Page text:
RJ Mitte says it is time to end the stigma surrounding disability

RJ Mitte, who played Walt Jr in the critically acclaimed series Breaking Bad, has been speaking to BBC Ouch about ending the stigma surrounding disability.

RJ recently took time out to share his story with a group of young disabled people – including some aspiring actors and actresses – at a Scope project, which aims to give people the confidence to break into the workplace. The session was hosted by Channel 4 disability lead Alison Walsh. Below are some highlights from the event:

Starting on Breaking Bad

Playing a range of disabilities in his career

What drove him to want to succeed

People thinking he got his job because of being disabled

This is an issue that is hugely important to Scope.  Speaking as C4 launched a new diversity strategy, Scope’s chief executive Richard Hawkes, summed it up:

“Attitudes to disability must improve. Often it’s simply down to people not knowing a disabled person and not understanding what it’s like to be disabled. That’s why representation on TV is so important.

“Channel 4 have led the way in getting more disabled people on and off screen. But we have some way to go until disability really breaks through into the mainstream. We need the creative industries to give disabled talent the opportunity to show what they can do.”

Scope research shows:

  • Nearly half of the British public (43%) do not personally know anyone who is disabled.
  • Two-thirds (66%) said that they would worry about speaking about disability in front of a disabled person, with many worrying they would say something inappropriate or use an offensive term by mistake.
  • 9 in 10 disabled people believe that more disabled people in the media would improve attitudes to disability – highlighting the importance of increased exposure of disabled people in the creative industries.

You can find out more information about the event RJ is hosting. For the latest film content on disability from Scope, please subscribe to our YouTube channel.

Why I believe in inclusive education – #100days100stories

Guest post from Mima from London, who took part in our First Impressions, First Experiences employment programme and is now aiming for university. Mima uses an electric wheelchair, and types on an iPad to communicate.

When Mima was in secondary school she spent some time at a special school. The lessons at the school were not at the right level for her, and she’s since developed a strong belief that disabled and non-disabled students should learn together whenever possible. Here, she shares her story as part of our 100 days, 100 stories campaign.

I’m hoping to go to university to study sociology and religious studies. I loved sociology when I did it at A-level – you can really look into society and see how it works. I’m especially interested in disabled people’s rights and education.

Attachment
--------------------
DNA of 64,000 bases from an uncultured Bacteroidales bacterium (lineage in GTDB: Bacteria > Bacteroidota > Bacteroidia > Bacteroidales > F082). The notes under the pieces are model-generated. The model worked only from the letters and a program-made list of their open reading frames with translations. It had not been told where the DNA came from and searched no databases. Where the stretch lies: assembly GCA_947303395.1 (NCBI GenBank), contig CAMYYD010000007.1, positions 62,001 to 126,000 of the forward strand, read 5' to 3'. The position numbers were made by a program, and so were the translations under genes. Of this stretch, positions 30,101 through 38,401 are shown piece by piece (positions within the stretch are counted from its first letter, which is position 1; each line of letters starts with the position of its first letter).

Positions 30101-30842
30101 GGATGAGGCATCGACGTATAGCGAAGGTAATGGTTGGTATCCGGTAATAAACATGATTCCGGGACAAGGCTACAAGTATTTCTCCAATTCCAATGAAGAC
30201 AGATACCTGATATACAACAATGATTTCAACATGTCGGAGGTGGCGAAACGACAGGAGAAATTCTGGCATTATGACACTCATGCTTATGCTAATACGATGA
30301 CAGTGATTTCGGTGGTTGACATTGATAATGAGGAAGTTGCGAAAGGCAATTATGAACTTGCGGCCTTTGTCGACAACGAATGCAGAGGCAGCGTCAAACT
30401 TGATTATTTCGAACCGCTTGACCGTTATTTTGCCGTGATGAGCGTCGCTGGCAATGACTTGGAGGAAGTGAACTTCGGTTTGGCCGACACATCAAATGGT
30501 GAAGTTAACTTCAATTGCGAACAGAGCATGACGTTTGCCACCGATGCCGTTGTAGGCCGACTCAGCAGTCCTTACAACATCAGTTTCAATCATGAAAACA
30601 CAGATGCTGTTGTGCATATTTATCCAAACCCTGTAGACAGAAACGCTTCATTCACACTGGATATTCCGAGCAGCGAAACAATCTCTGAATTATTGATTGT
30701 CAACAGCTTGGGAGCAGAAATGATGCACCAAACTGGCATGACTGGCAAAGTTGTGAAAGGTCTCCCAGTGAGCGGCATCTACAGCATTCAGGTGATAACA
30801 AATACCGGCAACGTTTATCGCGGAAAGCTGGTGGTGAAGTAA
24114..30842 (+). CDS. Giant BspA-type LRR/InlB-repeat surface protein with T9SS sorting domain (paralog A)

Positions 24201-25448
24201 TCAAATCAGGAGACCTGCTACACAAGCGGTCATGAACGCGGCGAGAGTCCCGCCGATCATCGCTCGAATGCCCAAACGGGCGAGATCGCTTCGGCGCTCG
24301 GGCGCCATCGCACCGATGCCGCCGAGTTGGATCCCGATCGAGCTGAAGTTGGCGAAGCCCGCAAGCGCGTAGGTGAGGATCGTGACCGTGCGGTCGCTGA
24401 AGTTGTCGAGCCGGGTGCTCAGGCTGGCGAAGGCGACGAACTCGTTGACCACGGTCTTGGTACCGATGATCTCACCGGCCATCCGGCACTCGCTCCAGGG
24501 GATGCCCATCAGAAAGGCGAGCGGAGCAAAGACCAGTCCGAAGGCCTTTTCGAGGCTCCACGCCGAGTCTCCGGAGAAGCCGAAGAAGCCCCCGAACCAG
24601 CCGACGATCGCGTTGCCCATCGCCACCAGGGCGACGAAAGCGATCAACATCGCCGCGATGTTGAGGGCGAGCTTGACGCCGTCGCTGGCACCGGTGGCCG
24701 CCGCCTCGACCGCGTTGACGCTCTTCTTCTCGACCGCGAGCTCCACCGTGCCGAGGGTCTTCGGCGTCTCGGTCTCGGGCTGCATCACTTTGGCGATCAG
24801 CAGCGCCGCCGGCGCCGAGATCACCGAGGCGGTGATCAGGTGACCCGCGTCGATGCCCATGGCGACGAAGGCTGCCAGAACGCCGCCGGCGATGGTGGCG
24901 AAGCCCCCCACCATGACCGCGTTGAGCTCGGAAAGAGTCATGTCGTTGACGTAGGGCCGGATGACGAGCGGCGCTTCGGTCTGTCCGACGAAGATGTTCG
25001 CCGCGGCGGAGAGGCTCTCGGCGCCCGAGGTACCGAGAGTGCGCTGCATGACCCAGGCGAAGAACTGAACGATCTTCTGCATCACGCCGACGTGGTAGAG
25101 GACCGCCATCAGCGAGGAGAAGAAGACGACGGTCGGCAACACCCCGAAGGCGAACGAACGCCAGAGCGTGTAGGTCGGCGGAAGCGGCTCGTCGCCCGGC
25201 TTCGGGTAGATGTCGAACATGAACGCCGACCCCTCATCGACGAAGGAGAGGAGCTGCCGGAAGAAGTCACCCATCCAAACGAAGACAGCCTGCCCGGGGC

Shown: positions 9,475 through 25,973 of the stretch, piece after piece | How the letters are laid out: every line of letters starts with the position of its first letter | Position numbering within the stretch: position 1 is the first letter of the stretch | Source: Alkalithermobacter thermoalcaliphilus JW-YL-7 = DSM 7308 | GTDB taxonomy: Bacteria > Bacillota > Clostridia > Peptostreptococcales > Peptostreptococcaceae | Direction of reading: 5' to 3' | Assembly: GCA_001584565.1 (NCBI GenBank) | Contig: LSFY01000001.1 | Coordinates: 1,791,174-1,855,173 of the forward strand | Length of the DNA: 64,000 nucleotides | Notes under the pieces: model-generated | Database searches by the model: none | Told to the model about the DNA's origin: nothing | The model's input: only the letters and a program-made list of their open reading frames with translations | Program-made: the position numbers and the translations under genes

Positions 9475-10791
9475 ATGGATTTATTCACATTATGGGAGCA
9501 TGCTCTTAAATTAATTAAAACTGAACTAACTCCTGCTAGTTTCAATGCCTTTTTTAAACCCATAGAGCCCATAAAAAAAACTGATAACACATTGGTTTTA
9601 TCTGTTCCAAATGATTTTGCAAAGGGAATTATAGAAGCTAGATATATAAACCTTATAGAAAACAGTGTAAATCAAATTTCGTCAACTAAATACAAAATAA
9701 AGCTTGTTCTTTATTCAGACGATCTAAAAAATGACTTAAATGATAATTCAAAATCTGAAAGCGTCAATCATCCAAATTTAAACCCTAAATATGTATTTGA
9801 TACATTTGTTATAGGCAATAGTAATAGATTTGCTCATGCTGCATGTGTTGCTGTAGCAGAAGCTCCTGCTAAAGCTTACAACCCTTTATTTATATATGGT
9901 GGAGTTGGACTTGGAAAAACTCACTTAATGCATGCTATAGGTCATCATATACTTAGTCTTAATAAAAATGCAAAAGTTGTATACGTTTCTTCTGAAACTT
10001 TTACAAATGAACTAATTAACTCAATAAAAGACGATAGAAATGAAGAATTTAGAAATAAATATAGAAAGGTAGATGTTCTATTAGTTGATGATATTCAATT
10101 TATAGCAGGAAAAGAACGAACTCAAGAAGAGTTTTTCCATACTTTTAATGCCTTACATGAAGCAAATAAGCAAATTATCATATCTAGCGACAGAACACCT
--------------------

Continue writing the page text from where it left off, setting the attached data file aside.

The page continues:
Inclusive education

I have a very strong belief in inclusive education. I went to a mainstream primary school, but then I went to a special school between the ages of 11 and 14.

It wasn’t right for me at all. I wanted to learn and do my exams, and we were singing ‘Ten Green Bottles!’ I wasn’t learning anything.

When I was 14, I moved to a mainstream school. It was much better – I could do my exams as normal, and I was much happier. I loved it even then, but now I appreciate it even more. My year group was a family unit to me – some of my best friends are from school.

I worked with the same personal assistant at school for seven years, and I did A-levels in psychology and sociology.

I tried university from January to July, but it didn’t work out. The atmosphere wasn’t a good place to learn, and to be honest I was quite lonely. There were people I thought were friends, but they weren’t.

After the summer holidays I decided not to go back. I felt depressed, my confidence was quite low. I was doubting myself quite a lot after uni. It was the biggest disappointment of my life.

First Impressions

Young disabled woman working at a desk
Mima at work at Scope’s offices

My career advisor told me about an employability course called First Impressions, First Experiences. I started in September 2014.

We learnt how to present ourselves; how to prepare for interviews. We did mock interviews, which were quite intimidating – I failed my first interview, but I passed my second! I feel much more confident for job interviews in the future.

The most important thing was making a great group of friends. They are my best mates. We still talk nearly every day on Facebook.

I learnt to be more self-confident. I feel more empowered as a young disabled woman, and it feels awesome!

As part of the course, I also went on placement. I went on a work placement at Scope for three weeks in their campaigns department. I learnt that there’s so much that goes into a campaign – so many little things – and that now it’s much quicker to get messages out there via social media. I designed my own campaign on inclusive education.

I’m volunteering at my old special school now. I want to work in special educational needs, as a teacher. I want to inspire the kids. I want them to know they can make the same journey as me.

Find out more about 100 days, 100 stories, and read the rest of the stories so far.